What if scientists could peer inside your brain and then reconstruct what you were thinking, playing the images back like a video? Science and technology are not even remotely at that point yet, but a new study from the University of California Berkeley marks a significant, if blurry, step in that direction.
“Using our particular modeling framework, we can actually infer very fast dynamic events that happen in the brain,” said Jack Gallant, a neuroscience professor at the University of California Berkeley who worked on the study, which was published today in the journal Current Biology.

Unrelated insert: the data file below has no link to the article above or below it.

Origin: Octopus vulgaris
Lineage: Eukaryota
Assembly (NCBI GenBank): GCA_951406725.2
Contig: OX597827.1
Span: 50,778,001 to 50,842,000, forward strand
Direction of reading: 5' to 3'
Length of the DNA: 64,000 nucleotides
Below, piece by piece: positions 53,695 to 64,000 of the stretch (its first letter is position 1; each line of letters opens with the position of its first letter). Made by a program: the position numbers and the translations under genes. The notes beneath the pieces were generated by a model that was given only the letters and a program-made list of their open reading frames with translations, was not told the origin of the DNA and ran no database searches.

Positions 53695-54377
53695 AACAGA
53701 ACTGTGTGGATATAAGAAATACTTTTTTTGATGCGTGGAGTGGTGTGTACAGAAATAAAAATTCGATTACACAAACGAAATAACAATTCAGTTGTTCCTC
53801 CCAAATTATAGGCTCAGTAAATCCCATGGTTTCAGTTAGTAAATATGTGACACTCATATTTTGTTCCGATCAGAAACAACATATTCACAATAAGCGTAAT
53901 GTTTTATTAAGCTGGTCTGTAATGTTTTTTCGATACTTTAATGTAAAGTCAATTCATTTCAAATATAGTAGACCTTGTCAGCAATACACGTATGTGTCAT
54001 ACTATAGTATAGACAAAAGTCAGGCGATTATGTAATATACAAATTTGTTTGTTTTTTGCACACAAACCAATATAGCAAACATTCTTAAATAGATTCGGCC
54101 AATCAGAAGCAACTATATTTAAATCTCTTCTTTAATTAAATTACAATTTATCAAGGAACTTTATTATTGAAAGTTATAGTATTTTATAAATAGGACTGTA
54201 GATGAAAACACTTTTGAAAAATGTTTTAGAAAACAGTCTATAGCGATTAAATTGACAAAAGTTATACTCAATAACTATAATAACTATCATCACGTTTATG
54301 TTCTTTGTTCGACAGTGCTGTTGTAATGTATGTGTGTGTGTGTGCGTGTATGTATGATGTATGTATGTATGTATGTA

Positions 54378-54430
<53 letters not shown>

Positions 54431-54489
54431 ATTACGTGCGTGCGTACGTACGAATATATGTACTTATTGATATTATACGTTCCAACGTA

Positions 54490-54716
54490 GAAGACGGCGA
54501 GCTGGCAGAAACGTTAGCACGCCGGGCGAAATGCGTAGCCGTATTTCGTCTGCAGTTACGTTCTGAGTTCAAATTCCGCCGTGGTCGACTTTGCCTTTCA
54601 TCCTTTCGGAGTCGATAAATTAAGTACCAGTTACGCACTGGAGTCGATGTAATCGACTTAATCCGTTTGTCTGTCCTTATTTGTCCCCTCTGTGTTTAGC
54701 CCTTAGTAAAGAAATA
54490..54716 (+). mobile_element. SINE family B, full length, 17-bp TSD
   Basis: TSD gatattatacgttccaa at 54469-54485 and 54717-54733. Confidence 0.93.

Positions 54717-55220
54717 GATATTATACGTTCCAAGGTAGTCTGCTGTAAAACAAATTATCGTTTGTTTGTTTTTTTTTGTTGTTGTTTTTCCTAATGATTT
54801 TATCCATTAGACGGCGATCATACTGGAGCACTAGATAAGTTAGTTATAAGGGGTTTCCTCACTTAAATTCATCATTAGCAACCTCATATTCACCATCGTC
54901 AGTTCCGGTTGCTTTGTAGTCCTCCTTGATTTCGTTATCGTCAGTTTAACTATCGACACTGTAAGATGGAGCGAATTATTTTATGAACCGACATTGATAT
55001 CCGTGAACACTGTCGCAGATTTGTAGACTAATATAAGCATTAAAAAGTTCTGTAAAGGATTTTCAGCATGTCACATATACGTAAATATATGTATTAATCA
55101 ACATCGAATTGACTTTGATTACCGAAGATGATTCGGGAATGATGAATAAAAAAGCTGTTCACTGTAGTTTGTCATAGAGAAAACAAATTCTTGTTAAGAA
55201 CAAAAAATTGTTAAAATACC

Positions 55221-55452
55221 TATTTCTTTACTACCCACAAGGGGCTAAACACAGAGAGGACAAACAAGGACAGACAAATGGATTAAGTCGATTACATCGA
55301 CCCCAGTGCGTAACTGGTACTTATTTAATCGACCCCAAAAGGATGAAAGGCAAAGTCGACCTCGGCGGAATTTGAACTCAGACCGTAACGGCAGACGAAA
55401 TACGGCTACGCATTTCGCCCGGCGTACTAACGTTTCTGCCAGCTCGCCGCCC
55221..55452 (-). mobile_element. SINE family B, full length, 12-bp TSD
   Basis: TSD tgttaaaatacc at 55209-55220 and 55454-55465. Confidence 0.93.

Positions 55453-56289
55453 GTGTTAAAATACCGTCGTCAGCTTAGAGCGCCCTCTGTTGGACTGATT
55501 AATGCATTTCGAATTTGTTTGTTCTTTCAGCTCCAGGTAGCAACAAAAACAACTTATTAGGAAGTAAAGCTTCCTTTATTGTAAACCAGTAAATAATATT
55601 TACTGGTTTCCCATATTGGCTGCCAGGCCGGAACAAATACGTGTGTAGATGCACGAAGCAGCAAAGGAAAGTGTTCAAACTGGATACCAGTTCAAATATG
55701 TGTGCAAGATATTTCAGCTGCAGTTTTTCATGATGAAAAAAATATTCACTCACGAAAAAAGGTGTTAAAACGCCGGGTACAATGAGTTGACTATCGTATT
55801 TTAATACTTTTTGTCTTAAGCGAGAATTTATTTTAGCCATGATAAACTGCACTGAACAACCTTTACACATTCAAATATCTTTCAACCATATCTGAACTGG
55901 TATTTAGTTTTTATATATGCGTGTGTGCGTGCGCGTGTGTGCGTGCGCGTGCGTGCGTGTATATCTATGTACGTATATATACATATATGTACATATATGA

To try and read the brain, the scientists showed people compilations of YouTube clips from Hollywood movie trailers while they were inside a functional Magnetic Resonance Imaging machine, better known as fMRI. The machine took scans as the subjects watched the compilation 10 times, totaling around two hours. The scientists created a new computer model to decode the brain imaging data they collected, including general movement, shapes, and colors. They were able to translate the data into actual videos by matching the brain scans with the closest moving images from the giant database of random Internet video clips.
The result was a set of blurry, ghostly continuous videos approximating what the subjects were watching.